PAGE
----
You can manually configure the SNMP agent in the IOS with the physical location and contact person for the device. Network management applications then can retrieve this information. You must use the global configuration commands snmp-server location and snmp-server contact to set up this information. Each of these commands enables you to enter a text string of 255 characters to describe the location or contact. In the next example, the Singapore router is configured with contact and location information:
Singapore# configure Configuring from terminal, memory, or network [terminal]? Enter configuration commands, one per line. End with CNTL/Z. Singapore(config)# snmp-server location 1 Raffles Place, Singapore Singapore(config)# snmp-server contact Allan Leinwand, firstname.lastname@example.org Singapore(config)#^ Z
The EXEC command show snmp demonstrates the SNMP statistics for a given device. This command is useful in helping you monitor the SNMP activity on the device. Following is the output of show snmp from the Singapore router:
Singapore> show snmp Chassis: 25014624 Contact: Allan Leinwand, email@example.com Location: 45 Raffles Place, Singapore 4620211 SNMP packets input 0 Bad SNMP version errors 0 Unknown community name 0 Illegal operation for community name supplied 0 Encoding errors 23493606 Number of requested variables 0 Number of altered variables 576553 Get-request PDUs 4043613 Get-next PDUs 0 Set-request PDUs 4623230 SNMP packets output 0 Too big errors (Maximum packet size 1500) 1757 No such name errors 0 Bad values errors 0 General errors 4620166 Get-response PDUs 3064 SNMP trap PDUs SNMP logging: enabled Logging to 184.108.40.206, 0/10, 3064 sent, 0 dropped.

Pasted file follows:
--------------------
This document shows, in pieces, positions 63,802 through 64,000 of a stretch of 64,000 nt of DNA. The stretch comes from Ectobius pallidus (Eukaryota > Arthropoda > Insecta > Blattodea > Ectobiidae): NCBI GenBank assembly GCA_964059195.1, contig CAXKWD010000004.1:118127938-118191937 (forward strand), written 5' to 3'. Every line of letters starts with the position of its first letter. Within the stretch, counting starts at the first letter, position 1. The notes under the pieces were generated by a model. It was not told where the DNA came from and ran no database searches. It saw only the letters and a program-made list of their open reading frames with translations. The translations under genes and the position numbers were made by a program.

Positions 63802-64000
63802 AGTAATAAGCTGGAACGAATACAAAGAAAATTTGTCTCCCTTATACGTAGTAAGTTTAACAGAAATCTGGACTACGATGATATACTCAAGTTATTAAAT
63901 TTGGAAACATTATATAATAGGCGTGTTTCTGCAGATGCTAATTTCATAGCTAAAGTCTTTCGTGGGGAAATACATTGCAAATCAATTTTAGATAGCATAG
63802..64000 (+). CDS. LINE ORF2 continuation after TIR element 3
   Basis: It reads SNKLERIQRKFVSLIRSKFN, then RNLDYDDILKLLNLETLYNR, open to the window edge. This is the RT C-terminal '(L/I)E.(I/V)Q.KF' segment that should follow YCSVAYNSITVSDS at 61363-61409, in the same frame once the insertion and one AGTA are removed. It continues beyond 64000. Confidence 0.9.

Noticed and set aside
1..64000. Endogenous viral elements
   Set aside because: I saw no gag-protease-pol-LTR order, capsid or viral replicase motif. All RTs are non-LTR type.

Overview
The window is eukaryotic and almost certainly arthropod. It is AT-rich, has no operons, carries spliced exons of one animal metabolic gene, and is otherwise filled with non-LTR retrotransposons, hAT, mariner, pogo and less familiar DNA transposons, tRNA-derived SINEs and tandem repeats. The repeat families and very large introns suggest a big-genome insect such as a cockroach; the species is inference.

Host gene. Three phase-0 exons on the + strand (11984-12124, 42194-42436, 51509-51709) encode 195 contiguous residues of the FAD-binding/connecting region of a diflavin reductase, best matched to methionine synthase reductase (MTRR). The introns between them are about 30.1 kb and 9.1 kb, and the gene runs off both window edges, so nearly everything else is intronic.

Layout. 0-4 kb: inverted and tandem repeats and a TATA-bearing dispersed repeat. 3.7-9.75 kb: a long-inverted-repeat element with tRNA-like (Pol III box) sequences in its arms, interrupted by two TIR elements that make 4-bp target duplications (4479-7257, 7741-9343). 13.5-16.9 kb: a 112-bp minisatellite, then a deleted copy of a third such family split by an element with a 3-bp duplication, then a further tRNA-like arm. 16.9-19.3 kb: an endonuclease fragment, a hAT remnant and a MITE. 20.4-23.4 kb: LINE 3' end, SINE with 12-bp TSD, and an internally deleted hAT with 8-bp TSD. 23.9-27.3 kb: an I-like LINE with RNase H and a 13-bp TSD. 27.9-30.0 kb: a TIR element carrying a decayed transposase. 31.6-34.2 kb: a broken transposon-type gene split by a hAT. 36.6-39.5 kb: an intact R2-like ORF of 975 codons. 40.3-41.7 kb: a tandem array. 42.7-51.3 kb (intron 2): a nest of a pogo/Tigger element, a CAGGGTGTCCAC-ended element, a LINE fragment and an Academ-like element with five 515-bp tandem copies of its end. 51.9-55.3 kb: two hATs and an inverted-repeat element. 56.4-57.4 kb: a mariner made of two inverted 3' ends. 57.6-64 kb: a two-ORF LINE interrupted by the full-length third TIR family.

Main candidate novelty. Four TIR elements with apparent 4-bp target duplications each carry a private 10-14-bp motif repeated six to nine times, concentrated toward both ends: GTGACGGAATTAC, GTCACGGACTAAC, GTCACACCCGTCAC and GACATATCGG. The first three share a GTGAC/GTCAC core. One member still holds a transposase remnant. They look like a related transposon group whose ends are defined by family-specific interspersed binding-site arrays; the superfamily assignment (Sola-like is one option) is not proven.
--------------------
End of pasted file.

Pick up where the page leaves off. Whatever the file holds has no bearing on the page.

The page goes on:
In the preceding output, you can see statistics relative to SNMP. The first line of output shows the system board serial number available via the Cisco proprietary MIB. The second and third lines show the text strings for the contact and the location of the device, as configured using the snmp-server contact and snmp-server location global configuration commands. Statistics on the total number of SNMP packets that are input, the total number of SNMP packets that are input with the wrong community string, and the total number of SNMP objects requested by managers (referred to as variables) are available in the beginning of the output. You can also see a breakdown of the SNMP packet types received.
The second section of the output shows the total number of SNMP packets that are output, various standard SNMP protocol errors sent, and the total number of response and Trap messages sent. The last two lines of the output show whether the agent is set up to send Traps (called SNMP logging), the IP addresses of each manager receiving Traps, and the number of Traps sent to each specific manager.